- Higher remuneration. In terms of earning potential, contracting can be very rewarding. Contractors can frequently achieve much higher rates than they would in permanent roles even when the loss of additional benefits are factored in. In addition to better rates, for some, depending on their tax status, a greater portion of their salary can be retained after tax and expenses. Since the summer of 2010, rates for contractors have begun to recover ground lost since the beginning of the recession. Many contractors are back earning rates equivalent to rates paid towards the height of the boom.
- Broader experience. By working with different teams in a greater variety of workplaces, a richer experience is gained. Contractors benefit considerably from this variety and tend to have exposure to a a greater volume of technologies. Where contractors are looking to increase their level of skill in a particular area, they can target key clients and projects.
- Flexibility. Contractors have great control over where and when they work, and ultimately can achieve a greater work life balance. Some contractors may work a shorter week, and remote working can be a possibility.
- Training. This flexibility can also allow contractors periods during the year where they can increase their skills through full time study. Contractors may choose to delay starting a new contract to complete a training course and ensure their skills are up to date.
- Freedom. Contractors can avoid the commitment required when working in a permanent role, and can avoid the need to build internal relationships and get involved in the internal politics of the organisation in which they work. Instead, they can concentrate on the tasks at hand and move on to new challenges at the end of the assignment.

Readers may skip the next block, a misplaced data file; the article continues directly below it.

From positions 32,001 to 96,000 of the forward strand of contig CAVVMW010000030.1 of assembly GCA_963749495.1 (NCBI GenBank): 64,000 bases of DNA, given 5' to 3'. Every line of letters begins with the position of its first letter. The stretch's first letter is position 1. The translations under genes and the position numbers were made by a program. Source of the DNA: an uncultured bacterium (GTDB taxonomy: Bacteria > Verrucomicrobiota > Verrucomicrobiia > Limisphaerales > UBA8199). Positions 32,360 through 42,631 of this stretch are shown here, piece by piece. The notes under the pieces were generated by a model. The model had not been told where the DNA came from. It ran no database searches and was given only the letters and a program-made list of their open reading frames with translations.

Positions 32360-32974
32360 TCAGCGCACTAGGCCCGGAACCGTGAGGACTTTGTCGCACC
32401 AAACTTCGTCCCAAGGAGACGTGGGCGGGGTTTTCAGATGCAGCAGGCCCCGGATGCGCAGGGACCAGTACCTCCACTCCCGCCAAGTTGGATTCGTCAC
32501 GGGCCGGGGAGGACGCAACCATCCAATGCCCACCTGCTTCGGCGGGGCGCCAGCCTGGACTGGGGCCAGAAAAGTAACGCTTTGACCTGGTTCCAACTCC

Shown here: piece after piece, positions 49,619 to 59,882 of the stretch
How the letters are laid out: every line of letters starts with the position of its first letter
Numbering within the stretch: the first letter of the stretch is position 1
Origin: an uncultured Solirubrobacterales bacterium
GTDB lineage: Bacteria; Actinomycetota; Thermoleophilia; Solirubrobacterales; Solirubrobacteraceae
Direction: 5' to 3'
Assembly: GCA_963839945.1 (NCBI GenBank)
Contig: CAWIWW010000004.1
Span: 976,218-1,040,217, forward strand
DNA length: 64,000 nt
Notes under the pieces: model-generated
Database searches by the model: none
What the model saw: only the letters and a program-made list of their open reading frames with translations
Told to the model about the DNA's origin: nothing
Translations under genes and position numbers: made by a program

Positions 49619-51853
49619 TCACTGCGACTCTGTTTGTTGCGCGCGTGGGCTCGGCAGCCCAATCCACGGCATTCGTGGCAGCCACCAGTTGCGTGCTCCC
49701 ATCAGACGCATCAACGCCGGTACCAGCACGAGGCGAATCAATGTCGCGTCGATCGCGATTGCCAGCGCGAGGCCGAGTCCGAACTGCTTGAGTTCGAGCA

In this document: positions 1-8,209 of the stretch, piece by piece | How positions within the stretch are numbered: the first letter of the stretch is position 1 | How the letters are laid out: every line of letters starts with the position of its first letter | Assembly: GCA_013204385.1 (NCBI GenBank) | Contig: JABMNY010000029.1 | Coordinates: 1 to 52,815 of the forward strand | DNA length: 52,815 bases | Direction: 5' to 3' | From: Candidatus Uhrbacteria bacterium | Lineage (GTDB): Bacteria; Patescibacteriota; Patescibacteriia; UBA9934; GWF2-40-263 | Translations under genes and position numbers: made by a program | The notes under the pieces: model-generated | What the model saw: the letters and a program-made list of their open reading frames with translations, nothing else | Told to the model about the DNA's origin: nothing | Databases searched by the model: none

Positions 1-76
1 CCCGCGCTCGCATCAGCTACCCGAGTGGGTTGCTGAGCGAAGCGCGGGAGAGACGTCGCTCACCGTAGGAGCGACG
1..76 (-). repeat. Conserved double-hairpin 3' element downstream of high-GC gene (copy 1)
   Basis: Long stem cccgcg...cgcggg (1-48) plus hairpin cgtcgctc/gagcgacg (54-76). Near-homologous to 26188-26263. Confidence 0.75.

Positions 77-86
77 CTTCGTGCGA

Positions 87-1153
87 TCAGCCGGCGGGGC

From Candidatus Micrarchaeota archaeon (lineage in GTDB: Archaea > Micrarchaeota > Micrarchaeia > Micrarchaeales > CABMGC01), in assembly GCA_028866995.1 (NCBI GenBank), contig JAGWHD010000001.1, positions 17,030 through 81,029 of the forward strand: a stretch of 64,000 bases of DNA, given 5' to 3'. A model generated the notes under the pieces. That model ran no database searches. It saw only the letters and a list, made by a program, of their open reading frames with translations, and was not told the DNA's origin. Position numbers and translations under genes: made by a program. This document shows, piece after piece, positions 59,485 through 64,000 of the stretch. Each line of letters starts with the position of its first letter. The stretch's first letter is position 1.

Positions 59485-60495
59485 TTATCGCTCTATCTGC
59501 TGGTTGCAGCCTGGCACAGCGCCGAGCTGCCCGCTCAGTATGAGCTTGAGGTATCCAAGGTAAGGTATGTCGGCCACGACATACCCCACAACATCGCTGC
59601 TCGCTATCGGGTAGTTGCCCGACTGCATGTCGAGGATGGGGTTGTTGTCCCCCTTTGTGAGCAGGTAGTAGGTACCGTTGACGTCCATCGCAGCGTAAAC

Skills In Demand
Contracting opportunities are increasing in most areas but particularly in the areas of software development, project management, business analysis, QA and database administration. There are extensive opportunities for Project Managers in particular with experience working in multi-project software environments and with strong knowledge of software methodologies such as Agile/Scrum. Business Analyst roles are varied but in particular we have seen an abundance of positions in the financial services sector, and Insurance in particular. Business Analysts with strong data analysis skills are highly sought after at the moment.